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From: John Woodgate
Subject: Re: Output Impedence
Date: Mon, 28 Oct 2002 11:26:02 +0000
Organization: JMWA Electronics Consultancy
Reply-To: John Woodgate
NNTP-Posting-Date: Mon, 28 Oct 2002 12:50:29 +0000 (UTC)
X-Newsreader: Turnpike (32) Version 4.01 <5Z8C9wtxbnpWyFnyfFzqmVF739>
I read in sci.electronics.design that carltons
wrote (in ) about 'Output Impedence', on Mon, 28 Oct 2002:
>Many times, these 600 ohm lines aren't even 600 ohms. They just say that
>so that the voltage levels are defined. I would measure the mixer input
>if I needed to know for sure. You can still drive the line with a low
>impedance as long as you aren't sharing the input with some thing else and
>you have sufficient voltage. It could be you have more than enough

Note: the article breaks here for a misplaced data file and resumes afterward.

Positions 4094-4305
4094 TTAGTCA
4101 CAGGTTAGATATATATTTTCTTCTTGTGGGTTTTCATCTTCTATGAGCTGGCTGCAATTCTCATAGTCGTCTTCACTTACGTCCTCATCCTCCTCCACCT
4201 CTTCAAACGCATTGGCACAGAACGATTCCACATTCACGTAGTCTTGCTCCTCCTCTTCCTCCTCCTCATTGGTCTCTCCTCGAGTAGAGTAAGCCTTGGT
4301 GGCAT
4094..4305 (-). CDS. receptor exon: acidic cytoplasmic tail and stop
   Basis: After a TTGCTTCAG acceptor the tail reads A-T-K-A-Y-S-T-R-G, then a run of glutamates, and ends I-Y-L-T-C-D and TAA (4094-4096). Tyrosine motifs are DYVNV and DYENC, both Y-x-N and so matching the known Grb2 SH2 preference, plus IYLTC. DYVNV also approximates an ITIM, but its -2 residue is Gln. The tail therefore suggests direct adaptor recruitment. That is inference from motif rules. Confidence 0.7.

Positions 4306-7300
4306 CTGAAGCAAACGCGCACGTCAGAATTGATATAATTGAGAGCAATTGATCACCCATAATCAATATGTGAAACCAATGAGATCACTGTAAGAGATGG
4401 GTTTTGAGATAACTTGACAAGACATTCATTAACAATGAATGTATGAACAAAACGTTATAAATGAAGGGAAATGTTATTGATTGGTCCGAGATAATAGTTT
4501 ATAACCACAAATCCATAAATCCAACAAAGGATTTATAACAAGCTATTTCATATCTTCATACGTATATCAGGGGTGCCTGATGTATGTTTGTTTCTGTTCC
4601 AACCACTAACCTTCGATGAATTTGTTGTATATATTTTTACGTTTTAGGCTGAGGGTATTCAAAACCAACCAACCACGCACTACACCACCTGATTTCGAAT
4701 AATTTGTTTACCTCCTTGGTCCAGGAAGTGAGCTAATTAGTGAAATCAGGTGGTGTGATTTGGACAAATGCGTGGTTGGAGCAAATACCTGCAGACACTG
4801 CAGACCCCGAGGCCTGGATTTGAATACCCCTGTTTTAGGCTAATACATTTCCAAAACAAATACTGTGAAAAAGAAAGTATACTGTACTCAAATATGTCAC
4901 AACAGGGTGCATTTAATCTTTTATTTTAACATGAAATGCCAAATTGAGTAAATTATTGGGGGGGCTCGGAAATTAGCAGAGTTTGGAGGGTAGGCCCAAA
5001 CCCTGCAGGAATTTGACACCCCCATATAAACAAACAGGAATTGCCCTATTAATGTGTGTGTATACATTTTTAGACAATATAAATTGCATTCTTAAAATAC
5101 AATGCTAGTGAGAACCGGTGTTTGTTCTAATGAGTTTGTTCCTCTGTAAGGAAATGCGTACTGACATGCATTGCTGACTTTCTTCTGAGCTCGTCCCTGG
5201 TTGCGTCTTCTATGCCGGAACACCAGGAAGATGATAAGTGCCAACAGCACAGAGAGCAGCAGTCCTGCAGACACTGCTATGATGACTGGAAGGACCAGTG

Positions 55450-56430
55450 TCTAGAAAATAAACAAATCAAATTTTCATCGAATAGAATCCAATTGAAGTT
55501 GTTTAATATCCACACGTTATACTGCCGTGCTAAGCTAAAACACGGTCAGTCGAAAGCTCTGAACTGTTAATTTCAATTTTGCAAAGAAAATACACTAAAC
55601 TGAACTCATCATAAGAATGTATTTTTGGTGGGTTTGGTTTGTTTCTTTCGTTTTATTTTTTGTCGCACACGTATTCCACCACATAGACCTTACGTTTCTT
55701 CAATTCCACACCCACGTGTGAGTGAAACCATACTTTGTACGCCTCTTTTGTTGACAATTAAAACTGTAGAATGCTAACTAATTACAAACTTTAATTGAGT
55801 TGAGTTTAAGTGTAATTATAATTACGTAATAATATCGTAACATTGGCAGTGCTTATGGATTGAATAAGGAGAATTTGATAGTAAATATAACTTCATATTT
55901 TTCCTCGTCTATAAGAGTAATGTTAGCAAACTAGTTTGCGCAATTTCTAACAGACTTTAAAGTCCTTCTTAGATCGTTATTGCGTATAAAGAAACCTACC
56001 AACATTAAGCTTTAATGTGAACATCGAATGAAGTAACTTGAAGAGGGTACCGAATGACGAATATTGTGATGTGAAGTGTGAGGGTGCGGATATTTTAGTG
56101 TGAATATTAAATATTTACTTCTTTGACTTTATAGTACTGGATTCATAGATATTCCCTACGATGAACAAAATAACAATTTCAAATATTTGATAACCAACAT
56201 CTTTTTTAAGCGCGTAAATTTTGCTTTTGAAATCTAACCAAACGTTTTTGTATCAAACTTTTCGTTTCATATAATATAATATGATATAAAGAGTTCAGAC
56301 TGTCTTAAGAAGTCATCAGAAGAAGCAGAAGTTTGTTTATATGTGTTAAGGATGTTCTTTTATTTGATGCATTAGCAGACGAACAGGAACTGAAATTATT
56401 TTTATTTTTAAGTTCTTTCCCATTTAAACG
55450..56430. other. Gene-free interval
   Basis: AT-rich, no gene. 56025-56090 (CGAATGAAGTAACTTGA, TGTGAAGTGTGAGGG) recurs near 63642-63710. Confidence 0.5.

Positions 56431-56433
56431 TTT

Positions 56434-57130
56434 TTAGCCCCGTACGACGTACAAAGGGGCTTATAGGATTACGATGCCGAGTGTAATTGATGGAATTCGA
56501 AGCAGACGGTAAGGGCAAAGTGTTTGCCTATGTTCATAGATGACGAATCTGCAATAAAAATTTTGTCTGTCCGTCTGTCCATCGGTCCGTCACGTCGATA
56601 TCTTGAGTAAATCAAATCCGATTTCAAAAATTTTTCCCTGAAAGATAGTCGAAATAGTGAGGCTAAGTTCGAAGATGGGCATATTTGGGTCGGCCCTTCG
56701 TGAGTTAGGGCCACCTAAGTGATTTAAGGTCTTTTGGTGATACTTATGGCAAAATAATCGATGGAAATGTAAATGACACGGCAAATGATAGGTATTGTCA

>voltage and require some attenuation. Check out all of this.
>If your problem is hum, a transformer may or may not help. Is you hum
>definitely coming from the source or is it due to different grounds
>between the mixer and the source? If it's the source and a difference in
>grounds, convert the source signal from single ended and go differential
>into the mixer. If the mixer line is a real 600 ohm audio line then it
>will be differential and balanced.
That is full of half-truths and could be very misleading. I don't want
to go through it bit by bit, explaining all the problems with it.
Regards, John Woodgate, OOO - Own Opinions Only. http://www.jmwa.demon.co.uk
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